Two weeks ago, when the Michigan men’s basketball team (4-2 Big Ten, 14-5 overall) looked at its schedule, it might have looked past its matchup with Nebraska, a team that started conference play 0-3. But since cruising past Rutgers two Saturdays ago, the Cornhuskers (4-3, 12-8) have looked like a different team, and are riding a four-game winning streak into their matchup with the Wolverines on Saturday in Lincoln. Most recently, Nebraska upset No. 11 Michigan State on the road on Wednesday, proving that despite a rocky start to the Big Ten season, it has no intention on folding this early.
Of course, the Cornhuskers still are far from competing for a spot at the top of the conference. They lost four of five starters from a year ago, including their leading scorer Terran Petteway. But in Petteway’s absence, senior forward Shavon Shields has stepped up. Shields is pacing 16 points per game to go along with five boards per contest.
“Shavon Shields is playing as good as anybody in the league,” said Michigan men’s basketball coach John Beilein. “(He’s) really just this four-year guy who’s barely on your scouting reports the first couple of years, and then all the sudden, gets better and better, and he’s there.”
Shields is coming off a 28-point performance against the Spartans in which he shot 60 percent from the field.
The senior has gotten help from another upperclassman in junior guard Andrew White III. White — who sat out last year after transferring from Kansas — is leading the Cornhuskers in scoring, averaging 17 points per game, and turning heads in the Big Ten. White has made his living from behind the arc, taking most of his shots from deep, but he has the ability to beat defenders off the dribble, too, and attack the hoop.
Michigan will attempt to limit the duo of upperclassmen likely without senior guard Caris LeVert. LeVert — who hasn’t played since the Wolverines’ Dec. 30 game against Illinois — is still working his way back from a left-foot injury. Beilein said LeVert was “doubtful for this game but he is progressing,” and noted that he definitely intends to have his top scorer back this season.
For the past four years, we’ve had the pleasure of chatting before the season with Nebraska coach Tim Miles, an always entertaining, tell-it-like-it-is guy. At Big Ten Media Day in October, Miles began his press conference saying, “I’m just here so I don’t get fined,” stealing a line from Seattle Seahawks running back Marshawn Lynch. Later in the day, the Daily got the chance to catch up with Miles and talk about his approach going into press conferences, his thoughts on Donald Trump and even a little hoops.
The Michigan Daily: The last few years, The Daily has voted you “Best Press Conference” at Big Ten Media Day. Last year, you looked me square in the eyes, and you told me you don’t do any preparation for your press conferences. After your starting line this year, are you willing to make the same statement today?
Tim Miles: One thing you learn about a good press conference is you’re never willing to make the same statement twice, and so I think it’s very important that if I stay unpredictable and don’t admit to anything — it’s what I call the Bill Clinton, deny, deny, deny — that you really can’t prove the fact that I was prepared or not today.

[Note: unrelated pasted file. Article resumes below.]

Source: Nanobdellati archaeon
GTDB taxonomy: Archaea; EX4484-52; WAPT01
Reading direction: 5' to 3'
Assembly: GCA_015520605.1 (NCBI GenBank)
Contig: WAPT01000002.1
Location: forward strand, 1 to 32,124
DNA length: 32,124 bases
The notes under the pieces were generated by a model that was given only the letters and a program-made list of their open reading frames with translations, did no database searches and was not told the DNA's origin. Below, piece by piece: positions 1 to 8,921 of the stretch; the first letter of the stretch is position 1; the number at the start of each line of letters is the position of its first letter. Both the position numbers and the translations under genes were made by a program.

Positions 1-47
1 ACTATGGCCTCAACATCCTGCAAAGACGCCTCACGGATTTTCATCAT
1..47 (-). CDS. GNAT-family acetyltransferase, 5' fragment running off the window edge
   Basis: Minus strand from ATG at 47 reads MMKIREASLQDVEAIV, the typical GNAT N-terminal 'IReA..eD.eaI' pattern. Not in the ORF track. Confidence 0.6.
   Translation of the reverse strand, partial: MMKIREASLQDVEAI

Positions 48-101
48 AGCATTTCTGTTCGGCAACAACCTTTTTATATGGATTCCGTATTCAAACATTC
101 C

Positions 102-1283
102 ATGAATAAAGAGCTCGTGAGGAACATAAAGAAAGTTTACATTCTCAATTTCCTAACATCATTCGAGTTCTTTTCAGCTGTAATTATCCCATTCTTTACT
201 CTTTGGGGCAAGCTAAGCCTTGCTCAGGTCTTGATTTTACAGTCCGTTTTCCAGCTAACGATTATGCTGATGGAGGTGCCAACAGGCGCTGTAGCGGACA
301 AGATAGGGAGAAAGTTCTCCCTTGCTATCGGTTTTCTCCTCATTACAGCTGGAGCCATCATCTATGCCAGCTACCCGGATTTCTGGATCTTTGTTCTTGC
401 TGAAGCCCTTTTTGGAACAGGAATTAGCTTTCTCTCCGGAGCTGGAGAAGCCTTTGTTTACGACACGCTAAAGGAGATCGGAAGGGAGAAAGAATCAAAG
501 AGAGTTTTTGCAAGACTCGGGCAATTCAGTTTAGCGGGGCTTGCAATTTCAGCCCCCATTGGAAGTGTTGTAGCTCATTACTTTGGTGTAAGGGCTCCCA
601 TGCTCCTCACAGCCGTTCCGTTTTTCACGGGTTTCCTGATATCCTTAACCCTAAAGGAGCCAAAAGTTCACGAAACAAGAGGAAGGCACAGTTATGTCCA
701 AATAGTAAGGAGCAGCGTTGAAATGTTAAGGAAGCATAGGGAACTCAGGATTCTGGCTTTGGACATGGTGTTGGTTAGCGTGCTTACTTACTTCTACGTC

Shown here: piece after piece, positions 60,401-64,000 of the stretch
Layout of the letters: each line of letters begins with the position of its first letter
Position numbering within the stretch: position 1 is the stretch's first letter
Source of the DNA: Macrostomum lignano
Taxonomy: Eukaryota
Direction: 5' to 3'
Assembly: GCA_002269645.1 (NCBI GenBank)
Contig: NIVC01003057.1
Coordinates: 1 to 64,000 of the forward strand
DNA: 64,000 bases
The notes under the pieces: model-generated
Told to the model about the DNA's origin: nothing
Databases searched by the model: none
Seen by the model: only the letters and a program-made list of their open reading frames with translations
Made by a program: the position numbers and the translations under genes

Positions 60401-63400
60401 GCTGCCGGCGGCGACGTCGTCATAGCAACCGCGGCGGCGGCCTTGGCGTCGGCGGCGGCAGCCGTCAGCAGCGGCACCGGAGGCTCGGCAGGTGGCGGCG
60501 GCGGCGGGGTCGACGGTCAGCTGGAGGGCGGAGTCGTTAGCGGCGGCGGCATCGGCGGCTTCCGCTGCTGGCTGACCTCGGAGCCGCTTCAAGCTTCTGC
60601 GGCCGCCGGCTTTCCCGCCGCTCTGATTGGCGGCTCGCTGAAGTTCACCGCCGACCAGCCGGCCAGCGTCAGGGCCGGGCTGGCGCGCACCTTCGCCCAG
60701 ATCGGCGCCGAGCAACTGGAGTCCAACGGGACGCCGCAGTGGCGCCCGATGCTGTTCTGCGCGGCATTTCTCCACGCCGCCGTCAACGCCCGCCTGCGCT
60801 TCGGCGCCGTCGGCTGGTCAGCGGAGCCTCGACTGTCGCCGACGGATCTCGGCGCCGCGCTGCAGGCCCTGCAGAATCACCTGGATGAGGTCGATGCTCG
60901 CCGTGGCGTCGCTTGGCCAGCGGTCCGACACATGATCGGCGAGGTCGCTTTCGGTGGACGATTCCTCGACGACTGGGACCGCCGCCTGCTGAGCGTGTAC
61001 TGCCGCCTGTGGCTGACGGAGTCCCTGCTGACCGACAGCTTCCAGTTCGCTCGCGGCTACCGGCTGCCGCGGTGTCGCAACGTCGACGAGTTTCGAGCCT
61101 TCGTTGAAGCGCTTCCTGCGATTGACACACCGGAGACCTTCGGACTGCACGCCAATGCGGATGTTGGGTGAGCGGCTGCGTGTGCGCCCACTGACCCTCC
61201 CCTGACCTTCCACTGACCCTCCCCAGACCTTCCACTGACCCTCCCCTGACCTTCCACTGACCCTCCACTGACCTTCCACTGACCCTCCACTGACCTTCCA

TMD: That was good. Where does the inspiration come from?
TM: Honestly, I just want to have fun with my job. I want to enjoy life, and that’s the important thing. I certainly want to add value to whatever’s going on, but at the same time, I don’t want to be up there and be just another guy doing the coach speak.
TMD: You mentioned former President Clinton. We’re in another election season. Is there one candidate that could take you 1-on-1 in a press conference battle?
TM: Trump would just be a name caller, so that’s no big deal. Hillary’s really bright. I mean, she’s good. I think I was like an 18 ACT, so I’m not going to mess with her.
TMD: What do you think Trump would call you?
TM: Stupid, definitely stupid. Loud. Buckteeth.
TMD: Nothing more original than that?
TM: Well that’s all accurate, though. You know, he’s a plain-talking guy in that way. But he’d probably think of a good name, too, like pencil neck.
TMD: Two years ago, you were ranked last in the preseason rankings and you said there’s nowhere to go but up. You made the tournament that year. Last year you missed it. What does that say about the fluidity of this conference?
TM: It reminds me of the NFL. You know, you look at those top four or five teams that seem to be in it every year. Right? Ohio Sate, Michigan, Michigan State, Indiana, Wisconsin. So it feels like there’s eight of us playing for about three spots, you know, and that includes the likes of Purdue, that includes Illinois, Nebraska, Minnesota, Iowa. Some really top-notch programs in my eyes that are in a total fistfight for a limited number of spots. That’s what reminds me of the NFL, it can just flip on the schedule — the way the schedule is — the way your injuries might be — injury, illness, whatever — a shot that goes in or doesn’t. So I think you’ve got to get a little lucky, and I think some things have got to go your way, but I think there’s so much parity in that middle and even on the low end that it’s just a grind.